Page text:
Committee on Natural Resources

Rob Bishop

Bishop, Grijalva Request BLM to Address Concerns with the Bureau’s Implementation of the Helium Stewardship Act


Today, Chairman Rob Bishop (R-UT) and Ranking Member Raúl Grijalva (D-AZ) sent a letter to U.S. Bureau of Land Management (BLM) Director Neil Kornze raising concerns with the BLM’s implementation of the Helium Stewardship Act (HSA), which passed Congress on a bipartisan basis and was signed into law on October 2, 2013.

“Congress carefully crafted the HSA in a bipartisan manner that would ensure competitive access for all stakeholders to the federal helium supply.  However, we are concerned that the U.S. Bureau of Land Management’s interpretation of the HSA has led to results counter to the intent of the Act,” the letter states.

The Federal Helium Reserve, which is managed by BLM, was created in 1960 in part to ensure the federal government had an adequate stockpile of helium during the Cold War.  The Reserve was scheduled to close in October 2013, an event that would have adversely affected a range of economic sectors dependent on helium, including both the defense and medical industries. The HSA prevented the closure of the Reserve and instituted market-based reforms to increase competition in federal helium sales.

“Rather than moving toward increased market competition of helium, BLM’s implementation of the HSA has unfortunately resulted in less,” the Committee leaders write.  Indeed, a U.S. Government Accountability Office report on the BLM’s implementation of the HSA found the number of companies purchasing helium for fiscal year 2015 decreased by 50 percent.

“Through competition, the HSA was designed to ensure greater access to federal helium by additional parties and a better return to taxpayers for the sale of that helium. The BLM’s current interpretations of the Act, however, could potentially lead to results contrary to those goals,” the letter states. “We hope that you will act to ensure that the federal helium program is managed in accordance with the full intent of the HSA.”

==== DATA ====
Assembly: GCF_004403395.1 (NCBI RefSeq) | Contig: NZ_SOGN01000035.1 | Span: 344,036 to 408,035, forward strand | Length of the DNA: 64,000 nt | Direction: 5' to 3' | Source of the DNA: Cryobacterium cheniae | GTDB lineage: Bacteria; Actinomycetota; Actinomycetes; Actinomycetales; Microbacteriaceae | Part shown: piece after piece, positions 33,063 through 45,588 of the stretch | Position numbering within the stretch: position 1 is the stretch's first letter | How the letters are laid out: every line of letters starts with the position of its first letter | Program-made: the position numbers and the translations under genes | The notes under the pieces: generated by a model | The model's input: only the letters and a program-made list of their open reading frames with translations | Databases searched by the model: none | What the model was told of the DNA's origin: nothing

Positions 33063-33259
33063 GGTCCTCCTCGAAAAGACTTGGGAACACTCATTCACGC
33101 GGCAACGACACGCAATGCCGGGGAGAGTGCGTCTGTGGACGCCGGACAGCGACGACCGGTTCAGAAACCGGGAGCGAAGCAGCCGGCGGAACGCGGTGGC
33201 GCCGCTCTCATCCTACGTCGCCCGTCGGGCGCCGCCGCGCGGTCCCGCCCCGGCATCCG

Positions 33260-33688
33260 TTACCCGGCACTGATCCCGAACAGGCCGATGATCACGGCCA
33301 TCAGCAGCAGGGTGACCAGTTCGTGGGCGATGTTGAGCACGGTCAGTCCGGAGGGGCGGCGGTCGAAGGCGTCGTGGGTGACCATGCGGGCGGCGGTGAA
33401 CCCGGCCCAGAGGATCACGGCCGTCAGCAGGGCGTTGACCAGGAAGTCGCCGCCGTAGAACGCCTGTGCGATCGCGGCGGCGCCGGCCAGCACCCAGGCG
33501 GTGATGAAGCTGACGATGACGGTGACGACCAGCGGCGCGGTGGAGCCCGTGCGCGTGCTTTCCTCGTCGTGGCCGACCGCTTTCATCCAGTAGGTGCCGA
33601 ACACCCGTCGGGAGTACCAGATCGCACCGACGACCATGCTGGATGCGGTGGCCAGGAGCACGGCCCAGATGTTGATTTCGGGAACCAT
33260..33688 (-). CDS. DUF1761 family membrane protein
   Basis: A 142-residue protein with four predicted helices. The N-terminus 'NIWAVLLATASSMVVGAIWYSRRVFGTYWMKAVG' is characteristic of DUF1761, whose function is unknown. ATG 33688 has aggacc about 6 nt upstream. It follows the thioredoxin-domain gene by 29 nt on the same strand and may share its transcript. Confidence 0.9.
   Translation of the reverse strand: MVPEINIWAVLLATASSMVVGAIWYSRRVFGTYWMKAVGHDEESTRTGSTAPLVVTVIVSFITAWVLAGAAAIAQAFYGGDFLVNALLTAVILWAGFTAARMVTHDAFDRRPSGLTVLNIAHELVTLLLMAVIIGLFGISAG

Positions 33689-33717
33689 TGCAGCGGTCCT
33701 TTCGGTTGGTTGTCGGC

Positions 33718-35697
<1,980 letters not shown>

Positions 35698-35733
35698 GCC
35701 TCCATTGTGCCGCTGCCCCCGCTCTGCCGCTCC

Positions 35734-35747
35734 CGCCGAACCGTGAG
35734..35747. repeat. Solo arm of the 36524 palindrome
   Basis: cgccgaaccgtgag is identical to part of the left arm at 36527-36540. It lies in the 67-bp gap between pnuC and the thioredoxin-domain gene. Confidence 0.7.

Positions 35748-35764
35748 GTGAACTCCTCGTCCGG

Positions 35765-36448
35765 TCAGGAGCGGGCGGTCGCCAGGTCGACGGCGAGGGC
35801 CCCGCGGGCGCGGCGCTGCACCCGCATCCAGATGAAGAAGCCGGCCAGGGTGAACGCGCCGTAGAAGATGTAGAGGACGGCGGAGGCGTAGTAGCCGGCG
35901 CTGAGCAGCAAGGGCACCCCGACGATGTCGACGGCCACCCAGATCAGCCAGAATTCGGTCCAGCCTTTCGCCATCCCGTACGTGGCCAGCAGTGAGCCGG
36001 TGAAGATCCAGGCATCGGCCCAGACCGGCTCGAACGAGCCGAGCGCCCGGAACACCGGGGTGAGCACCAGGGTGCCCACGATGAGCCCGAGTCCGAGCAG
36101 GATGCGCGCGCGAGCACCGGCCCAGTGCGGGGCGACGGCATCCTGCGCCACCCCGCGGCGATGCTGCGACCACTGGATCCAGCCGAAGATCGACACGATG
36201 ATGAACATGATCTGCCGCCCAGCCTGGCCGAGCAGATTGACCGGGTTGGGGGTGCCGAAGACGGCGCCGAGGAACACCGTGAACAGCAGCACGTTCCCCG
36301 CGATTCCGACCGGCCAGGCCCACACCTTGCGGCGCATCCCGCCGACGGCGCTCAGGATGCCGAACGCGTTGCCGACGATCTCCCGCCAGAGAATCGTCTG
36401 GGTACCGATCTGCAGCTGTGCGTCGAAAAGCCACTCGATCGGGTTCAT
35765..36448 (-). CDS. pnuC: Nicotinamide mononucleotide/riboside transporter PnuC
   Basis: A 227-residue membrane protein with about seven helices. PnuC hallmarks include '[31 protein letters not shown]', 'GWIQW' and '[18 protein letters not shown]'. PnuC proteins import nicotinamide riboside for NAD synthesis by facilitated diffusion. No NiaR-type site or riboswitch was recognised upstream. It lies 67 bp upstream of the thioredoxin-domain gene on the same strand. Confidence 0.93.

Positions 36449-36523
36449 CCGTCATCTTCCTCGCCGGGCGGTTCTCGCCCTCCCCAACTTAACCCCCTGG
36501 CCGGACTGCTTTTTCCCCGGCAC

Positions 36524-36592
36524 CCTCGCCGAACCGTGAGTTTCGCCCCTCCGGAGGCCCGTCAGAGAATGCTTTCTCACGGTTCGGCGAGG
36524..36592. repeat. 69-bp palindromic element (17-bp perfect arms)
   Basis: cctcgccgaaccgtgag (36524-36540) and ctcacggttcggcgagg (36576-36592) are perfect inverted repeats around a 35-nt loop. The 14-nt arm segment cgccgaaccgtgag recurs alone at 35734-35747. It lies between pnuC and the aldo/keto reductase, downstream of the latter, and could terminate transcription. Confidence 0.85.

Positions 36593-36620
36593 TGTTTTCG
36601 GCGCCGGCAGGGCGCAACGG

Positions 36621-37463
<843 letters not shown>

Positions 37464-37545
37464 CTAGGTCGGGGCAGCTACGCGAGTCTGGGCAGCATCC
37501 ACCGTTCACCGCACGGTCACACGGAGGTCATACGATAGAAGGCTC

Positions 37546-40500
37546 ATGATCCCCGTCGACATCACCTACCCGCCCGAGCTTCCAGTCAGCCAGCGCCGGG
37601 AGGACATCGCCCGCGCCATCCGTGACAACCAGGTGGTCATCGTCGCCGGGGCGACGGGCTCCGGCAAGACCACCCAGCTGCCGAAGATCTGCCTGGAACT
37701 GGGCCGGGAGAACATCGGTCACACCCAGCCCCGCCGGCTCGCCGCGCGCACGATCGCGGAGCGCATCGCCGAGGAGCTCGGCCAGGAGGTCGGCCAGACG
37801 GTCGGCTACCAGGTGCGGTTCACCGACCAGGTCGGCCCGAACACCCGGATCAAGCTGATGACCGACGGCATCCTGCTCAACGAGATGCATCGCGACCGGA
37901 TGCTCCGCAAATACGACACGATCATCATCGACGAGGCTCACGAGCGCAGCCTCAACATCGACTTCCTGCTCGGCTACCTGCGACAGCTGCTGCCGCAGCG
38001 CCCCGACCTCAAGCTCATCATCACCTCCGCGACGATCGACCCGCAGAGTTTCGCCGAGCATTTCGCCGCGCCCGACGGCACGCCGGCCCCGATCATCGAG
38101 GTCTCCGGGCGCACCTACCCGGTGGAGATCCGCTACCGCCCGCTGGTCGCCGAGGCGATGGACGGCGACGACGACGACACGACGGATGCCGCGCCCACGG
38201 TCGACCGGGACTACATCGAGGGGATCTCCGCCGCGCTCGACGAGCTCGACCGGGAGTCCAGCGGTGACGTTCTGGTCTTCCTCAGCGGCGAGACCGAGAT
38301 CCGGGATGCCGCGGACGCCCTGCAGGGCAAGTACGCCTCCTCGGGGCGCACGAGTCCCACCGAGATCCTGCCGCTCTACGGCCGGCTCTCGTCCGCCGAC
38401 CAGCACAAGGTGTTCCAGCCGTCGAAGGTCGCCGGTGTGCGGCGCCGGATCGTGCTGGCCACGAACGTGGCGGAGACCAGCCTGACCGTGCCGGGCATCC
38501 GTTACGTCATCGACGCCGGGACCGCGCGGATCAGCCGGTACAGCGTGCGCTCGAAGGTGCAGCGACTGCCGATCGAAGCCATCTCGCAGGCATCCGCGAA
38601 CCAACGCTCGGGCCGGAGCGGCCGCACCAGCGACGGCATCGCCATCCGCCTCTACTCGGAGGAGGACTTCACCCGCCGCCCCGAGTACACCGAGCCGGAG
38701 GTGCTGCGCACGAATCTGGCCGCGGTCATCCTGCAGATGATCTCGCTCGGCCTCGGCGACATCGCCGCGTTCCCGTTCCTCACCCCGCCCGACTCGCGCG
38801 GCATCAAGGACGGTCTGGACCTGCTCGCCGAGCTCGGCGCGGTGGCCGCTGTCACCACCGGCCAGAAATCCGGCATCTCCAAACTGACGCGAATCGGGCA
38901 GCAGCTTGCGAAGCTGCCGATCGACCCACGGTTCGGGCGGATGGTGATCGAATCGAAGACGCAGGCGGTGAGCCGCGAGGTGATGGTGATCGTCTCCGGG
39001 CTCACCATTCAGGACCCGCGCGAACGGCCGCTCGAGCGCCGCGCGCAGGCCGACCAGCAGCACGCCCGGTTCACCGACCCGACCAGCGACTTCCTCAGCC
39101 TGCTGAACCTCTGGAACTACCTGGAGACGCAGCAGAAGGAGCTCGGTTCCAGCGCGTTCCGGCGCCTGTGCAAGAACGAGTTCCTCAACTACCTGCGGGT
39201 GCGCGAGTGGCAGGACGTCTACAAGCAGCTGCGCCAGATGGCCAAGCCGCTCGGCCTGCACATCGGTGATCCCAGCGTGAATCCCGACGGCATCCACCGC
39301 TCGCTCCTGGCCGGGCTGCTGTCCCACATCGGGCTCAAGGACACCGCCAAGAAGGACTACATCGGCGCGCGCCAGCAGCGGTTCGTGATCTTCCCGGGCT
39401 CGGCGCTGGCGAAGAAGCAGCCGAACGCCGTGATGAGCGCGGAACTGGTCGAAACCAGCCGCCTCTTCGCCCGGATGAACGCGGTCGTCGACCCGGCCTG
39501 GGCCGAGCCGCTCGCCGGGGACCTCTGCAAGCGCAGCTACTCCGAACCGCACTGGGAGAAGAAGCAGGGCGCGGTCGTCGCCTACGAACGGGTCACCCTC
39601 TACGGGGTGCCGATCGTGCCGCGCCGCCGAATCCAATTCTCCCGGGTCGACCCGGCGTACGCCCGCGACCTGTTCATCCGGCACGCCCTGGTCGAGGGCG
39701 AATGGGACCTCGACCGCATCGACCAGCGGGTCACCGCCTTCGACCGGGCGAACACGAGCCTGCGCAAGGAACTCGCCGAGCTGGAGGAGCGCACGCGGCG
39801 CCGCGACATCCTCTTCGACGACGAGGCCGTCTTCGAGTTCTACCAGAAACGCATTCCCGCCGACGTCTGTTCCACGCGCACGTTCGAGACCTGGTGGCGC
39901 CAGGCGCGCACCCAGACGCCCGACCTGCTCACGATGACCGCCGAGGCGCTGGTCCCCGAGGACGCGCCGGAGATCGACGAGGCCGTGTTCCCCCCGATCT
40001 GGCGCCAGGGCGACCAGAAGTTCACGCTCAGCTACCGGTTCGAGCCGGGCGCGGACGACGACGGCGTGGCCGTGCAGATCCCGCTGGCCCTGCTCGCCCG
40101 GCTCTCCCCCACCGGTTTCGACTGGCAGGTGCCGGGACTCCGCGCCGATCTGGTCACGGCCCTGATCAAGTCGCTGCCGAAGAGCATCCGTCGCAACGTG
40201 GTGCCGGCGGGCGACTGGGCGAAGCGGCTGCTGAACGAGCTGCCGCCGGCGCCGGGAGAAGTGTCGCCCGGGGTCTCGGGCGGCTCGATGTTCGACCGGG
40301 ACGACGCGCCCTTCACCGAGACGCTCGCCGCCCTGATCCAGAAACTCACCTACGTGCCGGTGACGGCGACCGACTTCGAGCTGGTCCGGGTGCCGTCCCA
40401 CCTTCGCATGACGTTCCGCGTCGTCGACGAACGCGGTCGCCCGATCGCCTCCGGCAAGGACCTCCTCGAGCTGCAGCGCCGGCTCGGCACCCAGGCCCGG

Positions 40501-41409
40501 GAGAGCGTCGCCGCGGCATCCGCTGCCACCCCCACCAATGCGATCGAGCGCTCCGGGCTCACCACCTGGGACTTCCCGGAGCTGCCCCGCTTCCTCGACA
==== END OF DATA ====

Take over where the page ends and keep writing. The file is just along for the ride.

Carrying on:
In acknowledgement of the BLM’s recent Federal Register notice, “Crude Helium Sale and Auction for Fiscal Year 2016 Delivery,” the leaders request a prompt reply from the BLM addressing the concerns highlighted by the letter. 

Click here to view the full letter. Read More

Bishop: Obama Administration’s Selective Application of the Law to Advance Its Agenda Must be Stopped


Committee on Natural Resources Chairman Rob Bishop (R-UT) issued the following statement on the Supreme Court ruling on the Environmental Protection Agency’s (EPA) Mercury and Air Toxics Standard.

“What’s good for the goose is good for the gander with this White House. With absolute disregard for the consequences, the Obama Administration continues to selectively apply the law in order to force through its controversial agenda. The EPA has similarly ignored obligations it has to consider the effects of other proposed Clean Air Act rules on endangered species.  Just as the Supreme Court ruled today that EPA cannot simply toss parts of the law that it dislikes, EPA also cannot throw away its consultation obligations, which are required under the Endangered Species Act, just because it’s inconvenient.  Today’s decision is an indictment of this Administration and its reckless abuse of power.”